Choking toddler brought to Galway hospital by Garda car due to ambulance delay

The family have asked for an explanation for the delay, but say that ambulance delays are a common problem in the area.

FILE The Irish Nurses and Midwives Organisation reports a 6% increase in the number of hospital patients waiting on trolleys in 2017. END File photo.

A FAMILY IN Co Galway were forced to have to drive their two-year-old toddler to hospital after an ambulance was delayed.

The family drove part of the way from a house in Carraroe and were due to meet the ambulance in Spiddal, when the ambulance was delayed further and they had to get a Garda car to drive them to University Hospital Galway.

The boy passed out twice during the journey, and is said to be “lucky to be alive”.

This has been described as one of a number of near-misses in the Carraroe area related to ambulance delays, which is suspected to be caused by limited resources.

Local Independent Senator Trevor Ó Clochartaigh said that the incident “raises very serious issues about the deployment of ambulances in the region”.

It was in the region of an hour before they reached the child and would have been closer to two hours if the family had not acted themselves.

What happened

Two-year-old Kevin Griffin was on a one-week visit from Boston with his brothers and mother to visit family in Co Galway.

Last Friday just before 6pm, he began choking on a chip at a home in Clynagh, An Cheathrú Rua (Carraroe).

Kevin’s uncle, who was present at the time, said that an ambulance was called immediately. But after they realised it was coming from Galway city and not Carraroe, they decided to meet the ambulance half-way.

“If it was coming from Carraroe it would have been three or four minutes,” Kevin’s uncle Padraic Ó Cualáin told

“There are two ambulances there, and they’re on call from 8am until 8pm. But when they get called to go into Galway [city] and they’re there for the day then.”

They kept in contact with the ambulance and agreed to meet at the Texaco garage in Spiddal. After the family arrived 15 minutes later, they got a call to say that the ambulance would be delayed further.

So a Garda car stopped the traffic lights and escorted them the rest of the way. It was before 7pm when they reached the hospital; Kevin was treated there but had complications upon his arrival.

The issue is particularly sensitive for the family. Just over a year ago, another of Padraic’s nephews Cillian Ó Cualáin died in a similar incident. He was 17 months old. The family had waited outside the home for the emergency services – he said he wasn’t sure if a delays been an issue that day, but said that the Coast Guard helicopter had been on scene before the ambulance.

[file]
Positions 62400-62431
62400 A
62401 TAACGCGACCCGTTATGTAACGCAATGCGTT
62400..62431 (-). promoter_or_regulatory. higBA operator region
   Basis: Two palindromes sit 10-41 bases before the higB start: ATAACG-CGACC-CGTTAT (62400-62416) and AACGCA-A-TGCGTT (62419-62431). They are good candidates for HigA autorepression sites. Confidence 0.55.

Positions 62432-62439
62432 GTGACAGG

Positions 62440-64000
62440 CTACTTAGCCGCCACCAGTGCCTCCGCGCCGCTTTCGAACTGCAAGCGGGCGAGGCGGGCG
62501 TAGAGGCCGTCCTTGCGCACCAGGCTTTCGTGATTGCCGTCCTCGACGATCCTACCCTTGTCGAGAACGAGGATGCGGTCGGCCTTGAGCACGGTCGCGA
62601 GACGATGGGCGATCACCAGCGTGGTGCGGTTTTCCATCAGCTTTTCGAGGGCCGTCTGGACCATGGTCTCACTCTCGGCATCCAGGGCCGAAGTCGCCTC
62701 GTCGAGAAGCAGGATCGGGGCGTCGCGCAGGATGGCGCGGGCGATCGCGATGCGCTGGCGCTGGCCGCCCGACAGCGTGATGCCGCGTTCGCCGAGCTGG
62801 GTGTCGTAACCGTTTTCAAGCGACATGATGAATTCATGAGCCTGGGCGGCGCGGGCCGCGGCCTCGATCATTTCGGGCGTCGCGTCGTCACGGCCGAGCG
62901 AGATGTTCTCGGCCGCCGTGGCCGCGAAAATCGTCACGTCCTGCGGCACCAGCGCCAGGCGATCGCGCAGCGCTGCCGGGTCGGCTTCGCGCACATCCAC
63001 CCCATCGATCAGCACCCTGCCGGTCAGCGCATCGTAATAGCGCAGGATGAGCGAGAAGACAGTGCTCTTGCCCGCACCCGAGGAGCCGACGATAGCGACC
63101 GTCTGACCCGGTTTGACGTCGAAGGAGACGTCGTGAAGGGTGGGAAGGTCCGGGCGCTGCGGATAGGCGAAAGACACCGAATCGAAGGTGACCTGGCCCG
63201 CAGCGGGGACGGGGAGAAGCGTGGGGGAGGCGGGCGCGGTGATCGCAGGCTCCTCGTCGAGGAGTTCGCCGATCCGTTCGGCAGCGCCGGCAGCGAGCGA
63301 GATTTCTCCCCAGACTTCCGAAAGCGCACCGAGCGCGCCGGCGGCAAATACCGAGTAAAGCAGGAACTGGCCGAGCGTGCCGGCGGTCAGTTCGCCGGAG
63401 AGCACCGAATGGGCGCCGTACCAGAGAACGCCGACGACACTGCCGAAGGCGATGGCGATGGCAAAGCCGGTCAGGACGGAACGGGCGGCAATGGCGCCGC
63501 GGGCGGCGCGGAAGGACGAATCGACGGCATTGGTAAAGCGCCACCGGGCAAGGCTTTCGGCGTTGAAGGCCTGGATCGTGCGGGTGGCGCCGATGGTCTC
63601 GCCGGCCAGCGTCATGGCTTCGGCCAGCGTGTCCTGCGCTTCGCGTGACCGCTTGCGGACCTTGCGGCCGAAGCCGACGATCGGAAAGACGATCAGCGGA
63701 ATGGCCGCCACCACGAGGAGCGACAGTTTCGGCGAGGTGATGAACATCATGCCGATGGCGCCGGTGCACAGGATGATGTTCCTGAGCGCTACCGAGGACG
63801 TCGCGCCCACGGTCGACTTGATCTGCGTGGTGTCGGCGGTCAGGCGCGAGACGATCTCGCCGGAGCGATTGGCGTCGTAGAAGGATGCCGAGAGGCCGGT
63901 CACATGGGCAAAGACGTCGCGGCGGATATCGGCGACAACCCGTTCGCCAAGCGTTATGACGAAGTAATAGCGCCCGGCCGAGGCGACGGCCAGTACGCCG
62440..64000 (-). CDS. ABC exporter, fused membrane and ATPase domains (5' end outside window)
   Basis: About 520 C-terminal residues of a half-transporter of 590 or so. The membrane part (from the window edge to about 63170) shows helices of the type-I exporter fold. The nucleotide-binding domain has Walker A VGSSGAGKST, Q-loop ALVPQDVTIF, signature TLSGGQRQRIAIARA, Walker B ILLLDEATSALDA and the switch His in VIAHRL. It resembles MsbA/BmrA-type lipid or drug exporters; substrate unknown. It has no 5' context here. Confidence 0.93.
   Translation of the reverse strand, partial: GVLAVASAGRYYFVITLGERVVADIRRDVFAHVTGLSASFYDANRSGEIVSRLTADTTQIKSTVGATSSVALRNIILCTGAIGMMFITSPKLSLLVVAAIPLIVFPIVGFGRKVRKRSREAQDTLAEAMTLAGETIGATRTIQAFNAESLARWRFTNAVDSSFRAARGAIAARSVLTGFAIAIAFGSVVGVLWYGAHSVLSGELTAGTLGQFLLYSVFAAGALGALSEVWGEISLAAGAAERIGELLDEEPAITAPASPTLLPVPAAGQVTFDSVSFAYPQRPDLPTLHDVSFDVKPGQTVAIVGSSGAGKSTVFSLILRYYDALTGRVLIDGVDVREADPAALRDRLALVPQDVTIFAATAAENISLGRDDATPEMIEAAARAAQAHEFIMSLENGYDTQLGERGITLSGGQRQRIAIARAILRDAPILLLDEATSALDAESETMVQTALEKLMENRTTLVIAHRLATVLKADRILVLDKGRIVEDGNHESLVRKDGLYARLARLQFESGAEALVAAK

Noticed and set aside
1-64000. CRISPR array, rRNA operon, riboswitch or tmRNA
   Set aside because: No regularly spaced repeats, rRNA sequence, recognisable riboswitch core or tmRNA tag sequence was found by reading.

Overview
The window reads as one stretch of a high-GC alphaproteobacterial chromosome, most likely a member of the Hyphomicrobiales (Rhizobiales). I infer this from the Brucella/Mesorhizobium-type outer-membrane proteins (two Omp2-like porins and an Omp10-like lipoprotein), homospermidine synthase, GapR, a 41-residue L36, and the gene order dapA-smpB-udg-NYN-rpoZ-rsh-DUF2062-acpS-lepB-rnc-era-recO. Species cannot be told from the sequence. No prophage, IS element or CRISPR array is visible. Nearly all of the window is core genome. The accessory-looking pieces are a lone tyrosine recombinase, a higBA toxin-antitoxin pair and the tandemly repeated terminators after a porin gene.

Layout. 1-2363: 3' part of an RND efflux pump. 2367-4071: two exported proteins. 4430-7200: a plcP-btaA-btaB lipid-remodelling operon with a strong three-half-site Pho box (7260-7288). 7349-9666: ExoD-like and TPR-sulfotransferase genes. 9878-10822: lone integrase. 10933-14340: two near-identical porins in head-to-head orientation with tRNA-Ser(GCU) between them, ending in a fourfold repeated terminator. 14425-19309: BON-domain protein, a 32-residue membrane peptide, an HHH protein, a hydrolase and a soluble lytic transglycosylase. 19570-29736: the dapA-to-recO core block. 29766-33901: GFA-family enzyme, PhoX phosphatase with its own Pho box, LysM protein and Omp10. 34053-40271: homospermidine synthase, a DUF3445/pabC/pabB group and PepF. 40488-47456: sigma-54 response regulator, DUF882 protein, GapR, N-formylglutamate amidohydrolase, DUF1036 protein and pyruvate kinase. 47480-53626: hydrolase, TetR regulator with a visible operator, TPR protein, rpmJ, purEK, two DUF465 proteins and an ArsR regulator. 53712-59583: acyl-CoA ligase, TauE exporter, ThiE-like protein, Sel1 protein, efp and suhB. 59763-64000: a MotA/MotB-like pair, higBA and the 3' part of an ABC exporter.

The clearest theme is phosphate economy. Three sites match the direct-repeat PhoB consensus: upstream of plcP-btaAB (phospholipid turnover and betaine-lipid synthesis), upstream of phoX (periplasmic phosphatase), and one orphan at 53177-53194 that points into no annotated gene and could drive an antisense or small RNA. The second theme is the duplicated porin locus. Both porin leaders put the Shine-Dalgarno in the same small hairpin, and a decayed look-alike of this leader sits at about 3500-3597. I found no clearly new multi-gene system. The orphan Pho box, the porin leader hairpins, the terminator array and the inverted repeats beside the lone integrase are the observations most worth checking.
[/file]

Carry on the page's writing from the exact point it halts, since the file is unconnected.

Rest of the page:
Padraic has emailed the National Ambulance Service this morning to lodge a complaint and asking for an explanation as to why there was a delay.

“The National Ambulance Service can confirm an emergency call was received for the Carraroe area, County Galway at 17.51 on 5 January 2017,” a HSE spokesperson told in response to a request for comment on the incident.

The call was categorised as an OMEGA response; minor illness or injury.
The National Emergency Operation Centre (NEOC) immediately dispatched the nearest available emergency ambulance at 17.52 which responded from Clifden ambulance station.

“The NEOC nurse adviser was in contact with the caller and was informed that the patient was being brought to Galway by car and an emergency ambulance was then dispatched from Galway,” the spokesperson said.

“The patient’s condition remained in the OMEGA category and as such resuscitation of the patient was not indicated or required. NEOC was also informed that the ambulance was no longer required as the Gardaí were escorting the car with the patient on board to hospital,” they added.


The ambulance delays are part of a longstanding issue for the Carraroe area.

Last June, a 60-year-old man who was suffering from an acute medical illness was left waiting on the side of the road for 57 minutes while waiting for an ambulance.

In another case an ambulance had to travel from Roscommon to respond to a call in Carraroe, and in another case the ambulance had a response time of two hours.

Three weeks ago, it was alleged that a man who was involved in a road traffic collision was left waiting on the side of the road for two hours before an ambulance arrived.

Ó Clochartaigh says that two other cases in Connemara have been brought to his attention “where delays in ambulance deployment are thought to have been factors in negative outcomes”.

He also said that there’s a question around why the local fire brigade weren’t contacted or deployed, as they would have been in the area.

“I am calling on the Minister of Health Simon Harris to investigate this case and to review the nature and protocols of the emergency services available in the Connemara and other areas in general, to ensure that this type of inefficiency does not lead to further near misses, or tragedies.”

Read: Coast Guard suspends use of Beaumont Hospital landing site after resident complaints

Read: Elderly Connemara man had to wait 57 minutes on roadside for an ambulance

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